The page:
Mortgage Deed

A mortgage deed is a legal document that refers to the mortgage lender’s interest in the property. If the homeowner has sought a mortgage to help them buy their home, it means the lender of that money has an interest in the property. If the homeowner cannot keep up with their payments, the lender would seek repossession of the property to recoup their money.

The deed is not a long document – it typically only covers one or two pages. You should read it carefully prior to signing it. It highlights the terms of the loan you have accepted to help you buy the property. Once signed, it acts as legal proof that you agree to the terms laid out in the mortgage.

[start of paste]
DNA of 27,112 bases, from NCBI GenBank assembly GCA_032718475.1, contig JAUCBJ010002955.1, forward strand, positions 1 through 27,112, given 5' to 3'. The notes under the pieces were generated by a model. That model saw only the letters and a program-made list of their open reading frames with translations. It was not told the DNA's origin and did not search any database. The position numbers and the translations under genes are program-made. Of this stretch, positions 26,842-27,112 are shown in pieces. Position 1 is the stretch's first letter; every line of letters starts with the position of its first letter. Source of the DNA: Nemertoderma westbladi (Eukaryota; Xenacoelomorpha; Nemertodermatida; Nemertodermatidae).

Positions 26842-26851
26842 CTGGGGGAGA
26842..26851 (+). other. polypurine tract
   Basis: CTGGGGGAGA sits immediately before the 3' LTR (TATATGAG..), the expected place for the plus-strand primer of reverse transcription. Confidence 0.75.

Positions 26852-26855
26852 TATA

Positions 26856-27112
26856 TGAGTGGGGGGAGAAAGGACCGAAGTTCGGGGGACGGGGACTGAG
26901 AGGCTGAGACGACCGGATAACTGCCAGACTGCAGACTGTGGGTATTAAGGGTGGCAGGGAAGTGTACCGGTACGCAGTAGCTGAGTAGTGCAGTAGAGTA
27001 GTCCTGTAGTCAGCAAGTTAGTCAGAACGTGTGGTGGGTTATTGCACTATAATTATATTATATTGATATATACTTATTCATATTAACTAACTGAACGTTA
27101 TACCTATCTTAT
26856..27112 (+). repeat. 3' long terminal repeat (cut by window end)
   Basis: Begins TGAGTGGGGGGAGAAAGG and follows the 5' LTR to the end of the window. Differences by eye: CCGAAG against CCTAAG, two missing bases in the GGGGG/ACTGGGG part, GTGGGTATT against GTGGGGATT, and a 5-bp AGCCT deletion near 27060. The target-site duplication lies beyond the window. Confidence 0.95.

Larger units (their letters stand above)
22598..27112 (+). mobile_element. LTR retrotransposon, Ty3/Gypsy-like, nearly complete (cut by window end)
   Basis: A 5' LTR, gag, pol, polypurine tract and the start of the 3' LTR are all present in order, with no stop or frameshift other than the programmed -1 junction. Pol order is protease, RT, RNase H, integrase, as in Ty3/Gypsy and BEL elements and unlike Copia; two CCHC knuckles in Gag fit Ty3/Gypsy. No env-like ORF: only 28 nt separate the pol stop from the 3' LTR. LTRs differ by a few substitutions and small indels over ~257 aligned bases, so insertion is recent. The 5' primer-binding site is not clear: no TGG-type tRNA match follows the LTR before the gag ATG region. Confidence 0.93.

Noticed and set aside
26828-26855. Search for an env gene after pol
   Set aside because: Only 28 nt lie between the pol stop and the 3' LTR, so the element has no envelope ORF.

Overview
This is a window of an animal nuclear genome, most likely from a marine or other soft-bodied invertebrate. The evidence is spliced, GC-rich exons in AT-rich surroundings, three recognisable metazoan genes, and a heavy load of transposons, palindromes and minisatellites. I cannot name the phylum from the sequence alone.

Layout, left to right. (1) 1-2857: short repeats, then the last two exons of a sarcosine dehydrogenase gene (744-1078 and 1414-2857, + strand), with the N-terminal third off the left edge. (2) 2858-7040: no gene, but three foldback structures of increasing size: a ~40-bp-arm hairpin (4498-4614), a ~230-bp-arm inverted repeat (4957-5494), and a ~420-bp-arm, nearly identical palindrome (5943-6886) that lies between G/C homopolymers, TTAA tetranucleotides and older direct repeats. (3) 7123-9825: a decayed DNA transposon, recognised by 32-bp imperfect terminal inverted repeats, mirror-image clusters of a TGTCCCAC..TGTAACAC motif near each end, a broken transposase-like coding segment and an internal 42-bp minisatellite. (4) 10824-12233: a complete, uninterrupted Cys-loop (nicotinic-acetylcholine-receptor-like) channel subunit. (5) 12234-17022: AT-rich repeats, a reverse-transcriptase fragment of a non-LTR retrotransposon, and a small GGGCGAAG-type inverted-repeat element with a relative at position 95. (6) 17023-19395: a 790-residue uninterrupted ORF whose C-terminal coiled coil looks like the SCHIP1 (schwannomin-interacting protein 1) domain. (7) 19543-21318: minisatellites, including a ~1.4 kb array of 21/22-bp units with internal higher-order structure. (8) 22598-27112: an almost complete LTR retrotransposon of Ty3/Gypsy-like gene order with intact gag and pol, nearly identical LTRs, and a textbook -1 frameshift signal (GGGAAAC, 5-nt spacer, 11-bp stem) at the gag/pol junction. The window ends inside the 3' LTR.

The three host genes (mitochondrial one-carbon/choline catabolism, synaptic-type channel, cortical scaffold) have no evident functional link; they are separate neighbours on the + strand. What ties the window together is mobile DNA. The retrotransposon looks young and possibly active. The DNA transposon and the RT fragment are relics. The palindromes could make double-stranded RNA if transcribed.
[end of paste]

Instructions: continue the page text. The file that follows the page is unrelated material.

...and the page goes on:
As such, the deed will clearly state your name and address and the name and address of the lender of the mortgage as well. It also states the exact sum you are borrowing from the lender. The terms of the deed are also listed and should be read and understood prior to signing. The document basically states that the lender has an interest in the property because they have lent the money to make the purchase possible. So, while you own your property and pay the mortgage on it to make this possible, the deed confirms the lender you chose also has an interest in it. Once the loan is repaid in full, this would no longer be relevant as you would own the property outright and the lender would no longer hold an interest in it.